International Relations

FSI researchers strive to understand how countries relate to one another, and what policies are needed to achieve global stability and prosperity. International relations experts focus on the challenging U.S.-Russian relationship, the alliance between the U.S. and Japan and the limitations of America’s counterinsurgency strategy in Afghanistan.

Foreign aid is also examined by scholars trying to understand whether money earmarked for health improvements reaches those who need it most. And FSI’s Walter H. Shorenstein Asia-Pacific Research Center has published on the need for strong South Korean leadership in dealing with its northern neighbor.

FSI researchers also look at the citizens who drive international relations, studying the effects of migration and how borders shape people’s lives. Meanwhile FSI students are very much involved in this area, working with the United Nations in Ethiopia to rethink refugee communities.

Trade is also a key component of international relations, with FSI approaching the topic from a slew of angles and states. The economy of trade is rife for study, with an APARC event on the implications of more open trade policies in Japan, and FSI researchers making sense of who would benefit from a free trade zone between the European Union and the United States.

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* Please note all CISAC events are scheduled using the Pacific Time Zone.

 

Register in advance for this webinar: https://stanford.zoom.us/webinar/register/8416226562432/WN_WLYcdRa6T5Cs1MMdmM0Mug

 

About the Event: Is there a place for illegal or nonconsensual evidence in security studies research, such as leaked classified documents? What is at stake, and who bears the responsibility, for determining source legitimacy? Although massive unauthorized disclosures by WikiLeaks and its kindred may excite qualitative scholars with policy revelations, and quantitative researchers with big-data suitability, they are fraught with methodological and ethical dilemmas that the discipline has yet to resolve. I argue that the hazards from this research—from national security harms, to eroding human-subjects protections, to scholarly complicity with rogue actors—generally outweigh the benefits, and that exceptions and justifications need to be articulated much more explicitly and forcefully than is customary in existing work. This paper demonstrates that the use of apparently leaked documents has proliferated over the past decade, and appeared in every leading journal, without being explicitly disclosed and defended in research design and citation practices. The paper critiques incomplete and inconsistent guidance from leading political science and international relations journals and associations; considers how other disciplines from journalism to statistics to paleontology address the origins of their sources; and elaborates a set of normative and evidentiary criteria for researchers and readers to assess documentary source legitimacy and utility. Fundamentally, it contends that the scholarly community (researchers, peer reviewers, editors, thesis advisors, professional associations, and institutions) needs to practice deeper reflection on sources’ provenance, greater humility about whether to access leaked materials and what inferences to draw from them, and more transparency in citation and research strategies.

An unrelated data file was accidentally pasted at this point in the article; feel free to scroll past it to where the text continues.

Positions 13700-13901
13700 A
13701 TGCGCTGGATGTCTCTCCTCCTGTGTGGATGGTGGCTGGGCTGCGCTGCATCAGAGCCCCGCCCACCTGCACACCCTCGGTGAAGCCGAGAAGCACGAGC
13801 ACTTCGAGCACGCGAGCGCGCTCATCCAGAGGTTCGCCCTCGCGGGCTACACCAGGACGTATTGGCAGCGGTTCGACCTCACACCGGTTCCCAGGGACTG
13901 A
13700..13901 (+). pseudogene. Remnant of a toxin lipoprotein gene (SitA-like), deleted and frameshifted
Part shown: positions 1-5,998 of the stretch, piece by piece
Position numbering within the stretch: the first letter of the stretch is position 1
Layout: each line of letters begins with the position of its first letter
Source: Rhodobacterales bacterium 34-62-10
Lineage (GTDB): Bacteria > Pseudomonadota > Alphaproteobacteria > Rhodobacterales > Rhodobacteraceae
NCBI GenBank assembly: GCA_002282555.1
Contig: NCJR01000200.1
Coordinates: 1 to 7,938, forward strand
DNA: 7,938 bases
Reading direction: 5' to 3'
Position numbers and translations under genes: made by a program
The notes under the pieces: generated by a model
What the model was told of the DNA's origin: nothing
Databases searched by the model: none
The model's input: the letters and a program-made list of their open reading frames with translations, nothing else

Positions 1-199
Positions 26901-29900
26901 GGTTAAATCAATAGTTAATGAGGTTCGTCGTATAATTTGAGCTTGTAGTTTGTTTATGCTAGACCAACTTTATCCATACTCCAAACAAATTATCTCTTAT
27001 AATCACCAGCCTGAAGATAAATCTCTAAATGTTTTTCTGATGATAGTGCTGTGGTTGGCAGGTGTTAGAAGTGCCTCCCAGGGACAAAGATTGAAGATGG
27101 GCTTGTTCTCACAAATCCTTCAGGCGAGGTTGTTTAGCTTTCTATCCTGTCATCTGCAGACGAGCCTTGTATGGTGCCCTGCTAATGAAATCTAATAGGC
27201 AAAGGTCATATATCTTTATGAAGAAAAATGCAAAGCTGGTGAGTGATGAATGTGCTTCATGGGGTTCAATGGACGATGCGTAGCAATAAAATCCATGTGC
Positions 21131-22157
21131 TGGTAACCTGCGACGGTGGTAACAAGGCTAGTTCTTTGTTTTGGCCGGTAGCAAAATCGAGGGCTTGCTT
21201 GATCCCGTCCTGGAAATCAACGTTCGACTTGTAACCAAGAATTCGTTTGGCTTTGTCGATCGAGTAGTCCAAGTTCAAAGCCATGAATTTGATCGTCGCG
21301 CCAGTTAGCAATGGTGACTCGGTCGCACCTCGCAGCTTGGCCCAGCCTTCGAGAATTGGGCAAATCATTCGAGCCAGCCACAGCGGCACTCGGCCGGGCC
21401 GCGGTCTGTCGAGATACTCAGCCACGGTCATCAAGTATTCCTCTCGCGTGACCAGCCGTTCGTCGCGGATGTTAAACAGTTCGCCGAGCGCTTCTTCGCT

View Written Draft Paper

 

About the Speaker: Christopher Darnton is a CISAC affiliate and an associate professor of national security affairs at the Naval Postgraduate School. He previously taught at Reed College and the Catholic University of America, and holds a Ph.D. in Politics from Princeton University. He is the author of Rivalry and Alliance Politics in Cold War Latin America (Johns Hopkins, 2014) and of journal articles on US foreign policy, Latin American security, and qualitative research methods. His International Security article, “Archives and Inference: Documentary Evidence in Case Study Research and the Debate over U.S. Entry into World War II,” won the 2019 APSA International History and Politics Section Outstanding Article Award. He is writing a book on the history of US security cooperation in Latin America, based on declassified military documents.

Virtual Seminar

Christopher Darnton Associate Professor of National Security Affairs Naval Postgraduate School
Seminars
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Please note: the start time for this event has been moved from 3:00 to 3:15pm.

Join FSI Director Michael McFaul in conversation with Richard Stengel, Under Secretary of State for Public Diplomacy and Public Affairs. They will address the role of entrepreneurship in creating stable, prosperous societies around the world.

Richard Stengel Undersecretary of State for Public Diplomacy and Public Affairs Special Guest United States Department of State